Finding the courage to say no

In this month's column, Sarah Dunwell explains why finding the confidence to say no can do wonders for your start-up – and for you

This was the hardest lesson I learned in the start-up phase of my business. I know it’s hard because on this I have made just about every mistake there is to make, so I really am speaking from experience!

When I started my business, like every entrepreneur I wanted to make it a success. Because of this driving ambition, particularly in the early years, I said “yes” to everything: every meeting; every business opportunity; every event. We ran a cleaning contract for 12 months and we’re a food business – that’s how hard it was for me to say no!

The reasons for saying yes to everything were good and I think that is really important. I wanted us to be business-like (we’re a social enterprise), to make money, to establish ourselves and build a brand but often, as I look back, we were busy with the wrong things. Why? Because I found it hard to say no.

And so, after a few years of not feeling able to say no I am learning to do it when appropriate. I think it comes down to saying no in these three key areas:

Saying no to things outside the business

When your email inbox is full of invitations to network, to go to conferences and to assess businesses opportunities, it is tricky to steer a path through this. Now I have a clear picture of our priorities and where I want to take the business in the next month, the next year and the next three years.

Because of this I know my mission and what will lead to its success. So I have a framework and within that framework I can make an initial assessment as to whether this opportunity is worth my time or whether I should just hit delete!

Saying no to those inside the business

When you start a business, I think it is great to surround yourself with the right people – people of passion and action who can get things done and drive things forward. The problem with that? They are all like me! One of the hardest things to lead is that journey that says, ‘these things were right to do then but they are not right to do now‘.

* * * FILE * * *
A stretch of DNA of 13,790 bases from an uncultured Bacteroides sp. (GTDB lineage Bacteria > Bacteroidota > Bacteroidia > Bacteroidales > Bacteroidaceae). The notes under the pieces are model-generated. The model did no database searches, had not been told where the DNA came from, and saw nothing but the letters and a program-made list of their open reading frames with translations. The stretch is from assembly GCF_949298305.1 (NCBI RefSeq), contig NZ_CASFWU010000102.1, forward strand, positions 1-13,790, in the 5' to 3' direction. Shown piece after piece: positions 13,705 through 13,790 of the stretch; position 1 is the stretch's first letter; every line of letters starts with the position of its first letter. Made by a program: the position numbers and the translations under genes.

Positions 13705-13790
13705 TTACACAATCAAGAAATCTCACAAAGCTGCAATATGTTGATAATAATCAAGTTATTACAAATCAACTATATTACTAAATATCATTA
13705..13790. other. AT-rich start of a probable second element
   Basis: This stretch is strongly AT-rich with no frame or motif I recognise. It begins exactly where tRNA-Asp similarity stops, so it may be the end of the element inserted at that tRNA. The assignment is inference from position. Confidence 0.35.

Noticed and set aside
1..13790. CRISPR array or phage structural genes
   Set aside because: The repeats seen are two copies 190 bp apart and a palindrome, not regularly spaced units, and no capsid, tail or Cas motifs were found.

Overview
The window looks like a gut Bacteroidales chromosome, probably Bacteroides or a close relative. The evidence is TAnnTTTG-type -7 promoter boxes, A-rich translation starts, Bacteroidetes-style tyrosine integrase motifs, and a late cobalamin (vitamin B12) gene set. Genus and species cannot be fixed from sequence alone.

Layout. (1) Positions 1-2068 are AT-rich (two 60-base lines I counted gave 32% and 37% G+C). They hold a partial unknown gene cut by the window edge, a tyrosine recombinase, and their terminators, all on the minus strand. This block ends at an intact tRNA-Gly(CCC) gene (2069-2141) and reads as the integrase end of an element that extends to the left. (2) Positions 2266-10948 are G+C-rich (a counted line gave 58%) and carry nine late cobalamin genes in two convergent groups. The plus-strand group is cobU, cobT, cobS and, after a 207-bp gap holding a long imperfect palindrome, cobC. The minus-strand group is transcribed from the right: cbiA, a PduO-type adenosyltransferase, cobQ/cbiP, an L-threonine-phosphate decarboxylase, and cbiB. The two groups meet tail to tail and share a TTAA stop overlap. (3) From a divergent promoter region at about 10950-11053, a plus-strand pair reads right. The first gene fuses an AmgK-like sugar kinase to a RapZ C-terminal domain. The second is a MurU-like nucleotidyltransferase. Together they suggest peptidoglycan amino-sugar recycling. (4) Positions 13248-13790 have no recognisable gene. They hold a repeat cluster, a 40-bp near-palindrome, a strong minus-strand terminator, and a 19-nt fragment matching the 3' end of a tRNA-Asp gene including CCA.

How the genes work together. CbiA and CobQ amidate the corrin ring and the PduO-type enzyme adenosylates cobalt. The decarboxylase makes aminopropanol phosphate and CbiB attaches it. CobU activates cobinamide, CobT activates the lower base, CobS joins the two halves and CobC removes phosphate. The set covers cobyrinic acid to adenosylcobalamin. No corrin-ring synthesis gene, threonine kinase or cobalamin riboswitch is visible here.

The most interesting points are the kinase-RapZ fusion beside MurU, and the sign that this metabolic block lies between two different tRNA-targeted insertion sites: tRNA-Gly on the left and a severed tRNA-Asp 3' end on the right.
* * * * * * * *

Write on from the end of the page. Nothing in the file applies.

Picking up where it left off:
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I have to help people to say no, when I know they really want to do something, and to model in my behaviour the guilt-free way of saying no. It is amazing the liberation that comes when people can start to free themselves of the compulsion to say yes to everything.

All of this starts, of course, with…

Saying no to myself

This is infinitely harder because so often the reasons for saying yes to everything are all mixed up with some great motivations and some that are not so great. I want to do what is right for my business but so often I feel compelled to say yes to something because it will keep me busy. And why am I busy?

I am busy because I am vain. I want to appear important. Significant. What better way than to be busy? The incredibly long hours, the crowded schedule and the heavy demands on my time are proof to myself – and to all who will notice – that I am important.

If I say no to something will I ever be asked again – to do business with that person, to go to that event, to speak at that conference? Well I guess that is a risk, but then again it is a smaller risk than saying yes to everything and going bust or burning out. Well, fractionally.

Sarah Dunwell is the founder of the award-winning social enterprise the Create Foundation, an organisation which provides training and employment opportunities to marginalised or vulnerable people. For more information, visit:


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